a) Sponsorship Agreement Holders (SAHs) are incorporated organizations that have a signed agreement with the Canadian government to sponsor a refugee or to assist other sponsoring groups and individuals with their applications. These can include non-governmental organizations, religious institutions (such as churches), and universities. SAHs are entirely responsible for the refugee for one year.

b) The Group of Five Program allows any five (or more) Canadian citizens or permanent residents to engage in refugee sponsorship. They must demonstrate that they have the necessary financial means and ability to fulfill the terms of the sponsorship and to fully support the refugee for a year.

3) Blended Visa Office-Referred (“BVOR”) Program:UNHCR-identified Convention Refugees are matched for resettlement with private sponsors in Canada. The government and the private sponsor split financial responsibility for the refugee.

Canada's resettlement programs have been hailed as some of the most progressive and welcoming in the world and have been used as pilots for similar programs in other countries.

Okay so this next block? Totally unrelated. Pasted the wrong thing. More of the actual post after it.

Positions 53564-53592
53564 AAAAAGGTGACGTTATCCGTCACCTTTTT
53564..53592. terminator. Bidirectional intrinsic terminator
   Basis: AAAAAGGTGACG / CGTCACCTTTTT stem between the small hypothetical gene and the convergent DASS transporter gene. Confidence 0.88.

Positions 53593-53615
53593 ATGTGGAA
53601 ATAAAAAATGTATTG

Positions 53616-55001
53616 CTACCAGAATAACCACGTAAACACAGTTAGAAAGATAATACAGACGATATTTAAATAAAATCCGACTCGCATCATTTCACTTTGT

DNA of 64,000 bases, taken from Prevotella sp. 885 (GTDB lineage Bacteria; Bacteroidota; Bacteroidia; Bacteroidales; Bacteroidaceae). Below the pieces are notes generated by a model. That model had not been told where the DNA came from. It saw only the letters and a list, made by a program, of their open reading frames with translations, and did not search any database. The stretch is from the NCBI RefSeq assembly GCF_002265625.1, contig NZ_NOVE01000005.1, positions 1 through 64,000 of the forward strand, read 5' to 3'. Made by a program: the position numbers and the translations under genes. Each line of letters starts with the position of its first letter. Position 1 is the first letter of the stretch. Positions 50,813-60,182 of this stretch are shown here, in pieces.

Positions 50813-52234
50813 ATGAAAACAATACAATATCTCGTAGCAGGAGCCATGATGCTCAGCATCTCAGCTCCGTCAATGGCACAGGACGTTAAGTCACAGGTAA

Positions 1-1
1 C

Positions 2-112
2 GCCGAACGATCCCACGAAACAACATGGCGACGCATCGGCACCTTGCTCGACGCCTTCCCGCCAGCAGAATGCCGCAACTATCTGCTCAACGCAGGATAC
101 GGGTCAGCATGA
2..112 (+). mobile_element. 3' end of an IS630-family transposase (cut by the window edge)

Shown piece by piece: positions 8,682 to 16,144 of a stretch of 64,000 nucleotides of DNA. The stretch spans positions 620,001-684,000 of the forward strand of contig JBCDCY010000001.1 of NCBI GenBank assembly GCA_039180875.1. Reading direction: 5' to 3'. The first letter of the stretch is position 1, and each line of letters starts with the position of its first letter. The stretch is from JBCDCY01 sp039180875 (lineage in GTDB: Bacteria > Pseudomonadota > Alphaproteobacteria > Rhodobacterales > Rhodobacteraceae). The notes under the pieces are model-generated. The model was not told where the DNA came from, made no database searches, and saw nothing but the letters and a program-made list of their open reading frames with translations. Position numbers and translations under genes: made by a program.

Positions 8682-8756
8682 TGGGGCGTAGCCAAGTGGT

Different Political Responses to Syrian Resettlement

Until almost the fall of 2015, it was unclear exactly how many Syrian refugees were successfully resettled in Canada. In August 2015, the former Conservative government announced that it had resettled 2,302 Syrian refugees to date and committed to resettling around 10,000 in the next three years. After the public outcry over the death of Alan Kurdi in September 2015, the official figure released in September 2015 confirmed that only 2,406 Syrian refugees were in Canada (including both GARs and privately sponsored refugees).

The resettlement of Syrian refugees became a polarizing political issue in Canada's federal election in the fall of 2015. There were also unsubstantiated links made between Syrian refugees, Islam, and terrorism by a number of conservative politicians during the election campaign. In October 2015, the media also reported that the former government had accumulated a backlog of nearly 7,500 applications from Syrian refugees that were referred to Canada by the UN. These applications were not processed by the time the public started pressing for information about what Canada was going to do in response to the Syrian conflict.